One of the unexpected results of the COVID-19 pandemic has been more people and households gardening. This fall, Hollins students are getting to see if they have a green thumb, too, as the university’s community garden recently reopened to students who are interested in planting an autumn crop. This semester marks the first time since March that Hollins students could step foot inside the university’s garden, which is actually a greenhouse comprising ten garden beds.
“It’s a great opportunity that gives students experience in gardening, and it’s also an outlet for activities that are a lot of fun,” said Stephen R. Wassell, an associate professor of mathematics at Hollins who also helps maintain the community garden. While the garden was closed over the spring and summer, Wassell and his wife took care of the garden beds, even planting a summer crop. Now, Wassell’s been getting the greenhouse ready for the school’s Community Garden Club to take over. “I’ll provide guidance while students do most of the gardening work,” explained Wassell, adding that students will be planting a fall crop very soon. “The students will decide what to plant,” he said. “My intention is just to hand it back over to them and be a hands-off advisor.”
The Hollins Community Garden Club is a free, student-run club open to all students, with or without prior gardening experience. The club’s president, Mackenzie Sessoms ‘24, said that the club currently has about 20 members, many of whom are first-year students. “Gardening in general is like a type of therapy for me,” said Sessoms, who became the Community Garden Club’s new president this semester. “I usually walk to the garden almost every day when I have the chance to, just to see how the plants are doing, and it’s something I’m very passionate about and something that I would love to pursue. I enjoy taking care of plant life and receiving a type of reward for all the work I put in, the reward being harvest!”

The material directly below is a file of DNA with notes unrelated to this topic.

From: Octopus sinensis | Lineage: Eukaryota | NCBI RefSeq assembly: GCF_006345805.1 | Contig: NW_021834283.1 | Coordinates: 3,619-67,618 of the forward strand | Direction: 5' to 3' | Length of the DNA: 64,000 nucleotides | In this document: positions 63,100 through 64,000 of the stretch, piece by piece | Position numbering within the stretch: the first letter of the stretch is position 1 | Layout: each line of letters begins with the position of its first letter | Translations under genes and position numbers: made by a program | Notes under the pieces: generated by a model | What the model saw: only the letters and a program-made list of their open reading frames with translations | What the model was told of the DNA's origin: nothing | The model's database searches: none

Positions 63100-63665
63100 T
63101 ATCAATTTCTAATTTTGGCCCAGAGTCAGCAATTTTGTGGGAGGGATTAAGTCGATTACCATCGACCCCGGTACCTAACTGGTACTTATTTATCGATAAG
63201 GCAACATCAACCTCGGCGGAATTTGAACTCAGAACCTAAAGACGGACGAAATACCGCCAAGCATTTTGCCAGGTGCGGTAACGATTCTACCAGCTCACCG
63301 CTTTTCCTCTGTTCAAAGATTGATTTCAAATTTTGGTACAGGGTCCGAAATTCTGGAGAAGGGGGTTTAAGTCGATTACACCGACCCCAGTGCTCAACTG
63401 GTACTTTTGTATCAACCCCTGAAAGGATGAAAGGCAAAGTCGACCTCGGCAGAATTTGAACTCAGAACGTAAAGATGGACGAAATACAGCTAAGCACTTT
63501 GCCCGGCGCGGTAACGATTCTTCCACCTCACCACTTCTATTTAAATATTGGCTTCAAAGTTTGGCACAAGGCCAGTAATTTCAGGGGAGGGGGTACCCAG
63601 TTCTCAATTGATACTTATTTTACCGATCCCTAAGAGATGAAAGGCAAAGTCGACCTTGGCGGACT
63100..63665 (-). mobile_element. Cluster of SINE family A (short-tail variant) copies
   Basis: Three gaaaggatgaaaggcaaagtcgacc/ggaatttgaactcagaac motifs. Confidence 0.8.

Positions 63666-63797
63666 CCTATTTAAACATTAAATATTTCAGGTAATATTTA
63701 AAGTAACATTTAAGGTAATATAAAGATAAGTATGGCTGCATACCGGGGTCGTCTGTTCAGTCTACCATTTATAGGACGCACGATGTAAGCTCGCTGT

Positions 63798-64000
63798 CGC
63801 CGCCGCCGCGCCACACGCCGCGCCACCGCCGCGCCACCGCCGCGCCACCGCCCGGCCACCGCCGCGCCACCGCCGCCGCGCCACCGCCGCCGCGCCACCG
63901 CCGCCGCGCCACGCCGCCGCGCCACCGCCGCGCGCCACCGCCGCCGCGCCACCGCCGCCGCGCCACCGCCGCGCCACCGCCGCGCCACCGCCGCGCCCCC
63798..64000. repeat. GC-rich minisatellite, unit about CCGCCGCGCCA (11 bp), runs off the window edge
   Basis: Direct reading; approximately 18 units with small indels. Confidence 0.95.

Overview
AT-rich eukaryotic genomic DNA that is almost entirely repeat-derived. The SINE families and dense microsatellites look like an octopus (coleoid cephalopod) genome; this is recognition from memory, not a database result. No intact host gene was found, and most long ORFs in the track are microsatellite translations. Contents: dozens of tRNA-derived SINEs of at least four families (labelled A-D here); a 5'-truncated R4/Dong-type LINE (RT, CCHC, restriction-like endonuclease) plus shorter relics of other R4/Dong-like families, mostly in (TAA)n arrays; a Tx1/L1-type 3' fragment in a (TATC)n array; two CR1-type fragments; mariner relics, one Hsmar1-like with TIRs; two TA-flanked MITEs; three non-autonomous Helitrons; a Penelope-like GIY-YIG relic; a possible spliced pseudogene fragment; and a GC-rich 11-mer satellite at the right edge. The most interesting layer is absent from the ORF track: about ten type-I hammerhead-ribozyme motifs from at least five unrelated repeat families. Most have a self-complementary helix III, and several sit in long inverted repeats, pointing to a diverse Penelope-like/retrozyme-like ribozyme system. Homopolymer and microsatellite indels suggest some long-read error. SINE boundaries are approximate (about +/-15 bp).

The whole gardening club collectively decides what’s planted in the community garden’s beds, and harvests are purchased by the university’s dining services, which pays for next harvest’s seeds and soil as well as some extra activities. Normally, the Community Garden Club would offer a couple of intern or work-study positions as well, but this semester (because of the COVID pandemic and reduced resources) all work in the greenhouse will be volunteer-based. “For at least this semester, we’re setting up a system where the students get credits for the weeding and mowing and watering and various things that need to be done,” said Wassell. “Then with those credits, the students can have some of the produce that the community garden is producing.”
For more information about Hollins’ Community Garden Club, check out the club’s Instagram or email email@example.com.
Jeff Dingler is a graduate assistant in Hollins’ marketing and communications department. He is pursuing his M.F.A. in creative writing at the university.